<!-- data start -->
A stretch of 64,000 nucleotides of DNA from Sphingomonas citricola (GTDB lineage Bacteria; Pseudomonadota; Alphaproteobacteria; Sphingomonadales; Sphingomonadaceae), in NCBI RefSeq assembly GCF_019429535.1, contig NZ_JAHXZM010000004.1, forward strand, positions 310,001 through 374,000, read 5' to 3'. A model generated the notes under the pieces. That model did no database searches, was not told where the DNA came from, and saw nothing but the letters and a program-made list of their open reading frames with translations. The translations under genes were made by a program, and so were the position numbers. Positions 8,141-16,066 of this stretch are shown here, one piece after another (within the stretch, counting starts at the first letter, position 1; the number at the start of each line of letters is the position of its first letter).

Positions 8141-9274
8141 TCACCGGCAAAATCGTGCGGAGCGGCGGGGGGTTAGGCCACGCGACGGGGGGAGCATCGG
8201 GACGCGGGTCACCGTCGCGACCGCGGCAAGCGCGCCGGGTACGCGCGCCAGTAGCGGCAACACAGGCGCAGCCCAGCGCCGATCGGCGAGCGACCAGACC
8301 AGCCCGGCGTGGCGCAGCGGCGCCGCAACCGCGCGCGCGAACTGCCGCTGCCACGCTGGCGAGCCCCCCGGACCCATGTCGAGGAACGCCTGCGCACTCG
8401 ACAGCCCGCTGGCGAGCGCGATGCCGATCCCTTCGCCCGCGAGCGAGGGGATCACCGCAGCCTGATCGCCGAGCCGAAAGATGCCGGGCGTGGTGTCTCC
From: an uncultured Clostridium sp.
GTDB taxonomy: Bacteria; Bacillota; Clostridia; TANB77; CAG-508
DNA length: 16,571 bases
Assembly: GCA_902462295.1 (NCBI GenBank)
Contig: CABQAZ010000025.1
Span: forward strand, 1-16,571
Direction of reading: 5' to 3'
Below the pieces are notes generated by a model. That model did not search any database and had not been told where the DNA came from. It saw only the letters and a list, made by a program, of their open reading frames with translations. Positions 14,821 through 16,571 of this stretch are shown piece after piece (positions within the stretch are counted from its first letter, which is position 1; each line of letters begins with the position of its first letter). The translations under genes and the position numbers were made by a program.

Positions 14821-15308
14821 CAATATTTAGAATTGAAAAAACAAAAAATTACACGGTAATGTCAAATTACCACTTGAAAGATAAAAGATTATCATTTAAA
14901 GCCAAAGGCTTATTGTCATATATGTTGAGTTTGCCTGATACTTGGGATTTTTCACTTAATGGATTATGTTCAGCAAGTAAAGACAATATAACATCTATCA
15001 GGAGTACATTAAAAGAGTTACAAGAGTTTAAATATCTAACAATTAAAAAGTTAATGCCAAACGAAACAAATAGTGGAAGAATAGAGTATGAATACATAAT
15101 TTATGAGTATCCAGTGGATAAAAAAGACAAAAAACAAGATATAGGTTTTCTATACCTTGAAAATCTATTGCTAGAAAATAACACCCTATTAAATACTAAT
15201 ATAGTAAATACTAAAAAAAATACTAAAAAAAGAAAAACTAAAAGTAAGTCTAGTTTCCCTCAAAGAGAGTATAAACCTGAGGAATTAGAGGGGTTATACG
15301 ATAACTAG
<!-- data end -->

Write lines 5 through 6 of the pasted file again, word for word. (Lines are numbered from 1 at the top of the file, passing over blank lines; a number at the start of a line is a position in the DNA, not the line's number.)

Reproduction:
8301 AGCCCGGCGTGGCGCAGCGGCGCCGCAACCGCGCGCGCGAACTGCCGCTGCCACGCTGGCGAGCCCCCCGGACCCATGTCGAGGAACGCCTGCGCACTCG
8401 ACAGCCCGCTGGCGAGCGCGATGCCGATCCCTTCGCCCGCGAGCGAGGGGATCACCGCAGCCTGATCGCCGAGCCGAAAGATGCCGGGCGTGGTGTCTCC